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Keep your eyes on the prize

<p>Finding objects such as the remnants of this boat buried in the sand dunes at Damon Point in Ocean Shores, leaves a lot to the imagination.</p>Buy Photo

Finding objects such as the remnants of this boat buried in the sand dunes at Damon Point in Ocean Shores, leaves a lot to the imagination.

What are those people doing with their heads facing down, walking up and down the beach, instead of looking at the ocean? No, they’re not texting — most likely they’re beachcombing.

Beachcombing is a treasure hunt for all ages. Whether it be a child looking for rope to make a homemade fishing pole or a person looking for glass floats, the elation is the same when an object is found. Typically the best beaches are those that contain driftwood and sand dunes, creating pockets for objects to be trapped in.

Particularly prized to find in our area are Japanese glass floats, which are extremely rare, appearing mainly after major storms. These floats were used to keep fishing nets afloat. Once they wash up on shore, they may still have netting around them, and pending on how long they stay on shore, the float may become etched by the sand.

Beach glass, which is broken glass tumbled by the waves and etched by the sand, is another prize beachcombers look for. While some take the pieces home for jewelry-making, others may make mosaics or simply place a collection in a jar for viewing. The color of the glass can be indicators of its age and what it was originally. Common colors are white, brown and green, while grey (from antique stemware and tinted glass), depression glass colors (white milk glass, delphite, jadeite, pink, peach and green UV) and turquoise (glass insulators or ink bottles, canning jars and kitchen canisters) are some of the rarer colors found.

With the presence of tsunami debris heading our way from Japan’s earthquake in March, 2011, beachcombers will perhaps find more glass floats, in addition to a new variety of objects.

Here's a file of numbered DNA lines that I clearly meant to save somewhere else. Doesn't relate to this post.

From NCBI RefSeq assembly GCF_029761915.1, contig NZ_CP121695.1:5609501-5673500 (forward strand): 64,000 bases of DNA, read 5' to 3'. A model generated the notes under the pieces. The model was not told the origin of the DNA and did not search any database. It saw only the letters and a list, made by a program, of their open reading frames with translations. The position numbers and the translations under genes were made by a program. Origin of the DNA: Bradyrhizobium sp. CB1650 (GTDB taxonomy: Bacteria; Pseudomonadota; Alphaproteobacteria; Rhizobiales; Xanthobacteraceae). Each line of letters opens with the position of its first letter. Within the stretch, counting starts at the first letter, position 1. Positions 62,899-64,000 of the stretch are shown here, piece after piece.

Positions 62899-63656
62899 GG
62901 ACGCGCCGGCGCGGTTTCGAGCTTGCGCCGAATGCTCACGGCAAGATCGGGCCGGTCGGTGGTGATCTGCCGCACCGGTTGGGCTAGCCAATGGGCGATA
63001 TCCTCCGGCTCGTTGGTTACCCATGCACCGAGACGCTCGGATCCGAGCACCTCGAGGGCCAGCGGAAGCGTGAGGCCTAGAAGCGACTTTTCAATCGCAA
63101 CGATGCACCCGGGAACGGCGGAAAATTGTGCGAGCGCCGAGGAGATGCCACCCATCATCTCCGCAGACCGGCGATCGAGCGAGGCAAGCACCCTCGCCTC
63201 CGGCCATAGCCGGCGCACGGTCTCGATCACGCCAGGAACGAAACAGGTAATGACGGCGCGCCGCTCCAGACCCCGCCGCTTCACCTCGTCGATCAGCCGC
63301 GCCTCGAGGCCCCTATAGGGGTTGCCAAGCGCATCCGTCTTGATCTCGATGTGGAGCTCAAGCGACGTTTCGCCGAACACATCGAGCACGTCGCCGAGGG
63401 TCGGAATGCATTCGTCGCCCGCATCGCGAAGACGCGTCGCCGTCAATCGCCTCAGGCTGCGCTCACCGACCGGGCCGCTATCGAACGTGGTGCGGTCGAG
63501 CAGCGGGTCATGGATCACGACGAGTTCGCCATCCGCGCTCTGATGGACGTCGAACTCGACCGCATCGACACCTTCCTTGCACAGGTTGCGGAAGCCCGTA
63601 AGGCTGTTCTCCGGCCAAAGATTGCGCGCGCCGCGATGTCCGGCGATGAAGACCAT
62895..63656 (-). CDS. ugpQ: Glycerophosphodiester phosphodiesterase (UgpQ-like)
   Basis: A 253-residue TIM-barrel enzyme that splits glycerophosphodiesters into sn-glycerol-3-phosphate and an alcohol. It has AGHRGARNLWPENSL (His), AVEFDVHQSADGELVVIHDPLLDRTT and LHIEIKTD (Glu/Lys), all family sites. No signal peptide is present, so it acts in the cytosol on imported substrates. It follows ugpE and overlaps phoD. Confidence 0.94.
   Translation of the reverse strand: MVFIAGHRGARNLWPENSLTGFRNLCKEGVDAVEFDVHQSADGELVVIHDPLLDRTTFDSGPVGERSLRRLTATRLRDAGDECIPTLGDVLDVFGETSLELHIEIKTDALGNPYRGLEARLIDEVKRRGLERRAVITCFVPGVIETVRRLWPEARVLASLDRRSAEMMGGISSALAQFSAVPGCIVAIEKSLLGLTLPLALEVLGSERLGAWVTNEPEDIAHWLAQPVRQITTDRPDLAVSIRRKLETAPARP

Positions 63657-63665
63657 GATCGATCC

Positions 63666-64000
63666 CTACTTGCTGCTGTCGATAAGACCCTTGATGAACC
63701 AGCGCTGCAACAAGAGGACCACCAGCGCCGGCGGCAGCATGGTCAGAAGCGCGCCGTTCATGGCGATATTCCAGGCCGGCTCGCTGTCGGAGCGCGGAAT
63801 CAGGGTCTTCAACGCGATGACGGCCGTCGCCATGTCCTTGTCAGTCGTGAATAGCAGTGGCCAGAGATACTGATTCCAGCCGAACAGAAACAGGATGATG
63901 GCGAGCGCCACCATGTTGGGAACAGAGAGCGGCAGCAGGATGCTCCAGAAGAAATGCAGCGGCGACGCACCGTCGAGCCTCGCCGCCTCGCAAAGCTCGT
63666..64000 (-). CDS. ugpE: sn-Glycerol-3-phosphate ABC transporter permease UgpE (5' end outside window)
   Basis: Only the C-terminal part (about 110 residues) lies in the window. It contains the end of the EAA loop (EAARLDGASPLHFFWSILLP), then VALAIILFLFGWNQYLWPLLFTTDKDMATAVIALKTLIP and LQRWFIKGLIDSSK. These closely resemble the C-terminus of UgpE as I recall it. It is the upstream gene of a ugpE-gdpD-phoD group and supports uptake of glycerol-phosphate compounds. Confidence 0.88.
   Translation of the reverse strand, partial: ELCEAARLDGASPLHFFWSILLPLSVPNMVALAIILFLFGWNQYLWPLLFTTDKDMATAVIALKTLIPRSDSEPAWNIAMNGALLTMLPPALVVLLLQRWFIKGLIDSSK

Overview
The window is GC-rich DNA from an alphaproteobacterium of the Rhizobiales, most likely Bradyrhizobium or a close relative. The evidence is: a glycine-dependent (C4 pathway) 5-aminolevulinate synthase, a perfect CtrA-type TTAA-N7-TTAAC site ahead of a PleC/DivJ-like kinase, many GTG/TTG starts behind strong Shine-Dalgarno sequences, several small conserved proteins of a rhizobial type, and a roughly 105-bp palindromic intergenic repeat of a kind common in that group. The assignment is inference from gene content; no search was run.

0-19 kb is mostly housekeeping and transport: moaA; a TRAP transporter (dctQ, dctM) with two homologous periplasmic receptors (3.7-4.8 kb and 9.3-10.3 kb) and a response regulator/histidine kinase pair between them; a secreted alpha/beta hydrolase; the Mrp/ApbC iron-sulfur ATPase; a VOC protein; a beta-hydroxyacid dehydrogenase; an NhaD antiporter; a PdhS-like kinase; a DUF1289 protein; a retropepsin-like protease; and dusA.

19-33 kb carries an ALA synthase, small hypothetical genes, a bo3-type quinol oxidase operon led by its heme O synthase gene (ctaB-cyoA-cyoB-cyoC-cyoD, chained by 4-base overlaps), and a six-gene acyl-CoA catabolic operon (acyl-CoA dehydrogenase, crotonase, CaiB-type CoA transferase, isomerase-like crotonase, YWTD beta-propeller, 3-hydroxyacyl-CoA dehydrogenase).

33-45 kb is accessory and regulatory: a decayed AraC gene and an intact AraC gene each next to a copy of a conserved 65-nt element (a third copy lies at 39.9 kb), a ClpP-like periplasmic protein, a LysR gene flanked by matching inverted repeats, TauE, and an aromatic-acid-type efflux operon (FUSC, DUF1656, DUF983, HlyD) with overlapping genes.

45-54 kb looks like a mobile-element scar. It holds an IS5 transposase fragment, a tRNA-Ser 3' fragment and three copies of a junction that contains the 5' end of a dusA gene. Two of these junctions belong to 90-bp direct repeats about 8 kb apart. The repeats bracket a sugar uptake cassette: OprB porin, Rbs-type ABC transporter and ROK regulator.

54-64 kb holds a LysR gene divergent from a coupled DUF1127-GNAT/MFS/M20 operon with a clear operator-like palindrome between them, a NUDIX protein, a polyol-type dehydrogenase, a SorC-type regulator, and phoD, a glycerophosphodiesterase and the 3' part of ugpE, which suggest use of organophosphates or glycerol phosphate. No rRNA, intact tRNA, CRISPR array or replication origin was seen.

Chuck Wallace with the Grays Harbor County Emergency Management Department urges those who may be sifting through the tsunami debris to be first and foremost safe. He notes that there may be boards with nails in it, possibly chemically treated, and therefore unsafe for burning.

If something is suspected to contain hazardous materials, such as drums, fuel tanks and containers, gas cans and cylinders or storage totes, Wallace says to call 911 and either stay with the item or mark it clearly so officials can find it. It is particularly important to report it right away because of the tide changes and the safety of other people in the area.

Personal belongings found in tsunami debris should be reported to Wallace at (360) 249-3911 e-mail DisasterDebris@noaa.gov. For more information on the tsunami debris, visit www.marinedebris.noaa.gov/info/japanfaq.html.

However, beachcombing isn’t limited to man-made materials. Agates are a variety of chalcedony quartz, which appear in a variety of colors and transparencies. Moonstones are gemstones in the feldspar family and are named for its shimmer of light they give off, caused by tiny albite inclusions that reflect and scatter light, much like the moon’s glow.

Bleached shells of all sorts are collected and can be used in many craft projects. Remember with sand dollars, those that look grey, or reddish-grey are most likely still alive. Leave those on the beach, or your car may be smelling like the beach long after you return home.

Remember to leave the beach just as you found it, if not better. Don’t leave any trash behind, pick up after your animal and fill in any holes dug to ensure a welcoming experience for future visitors.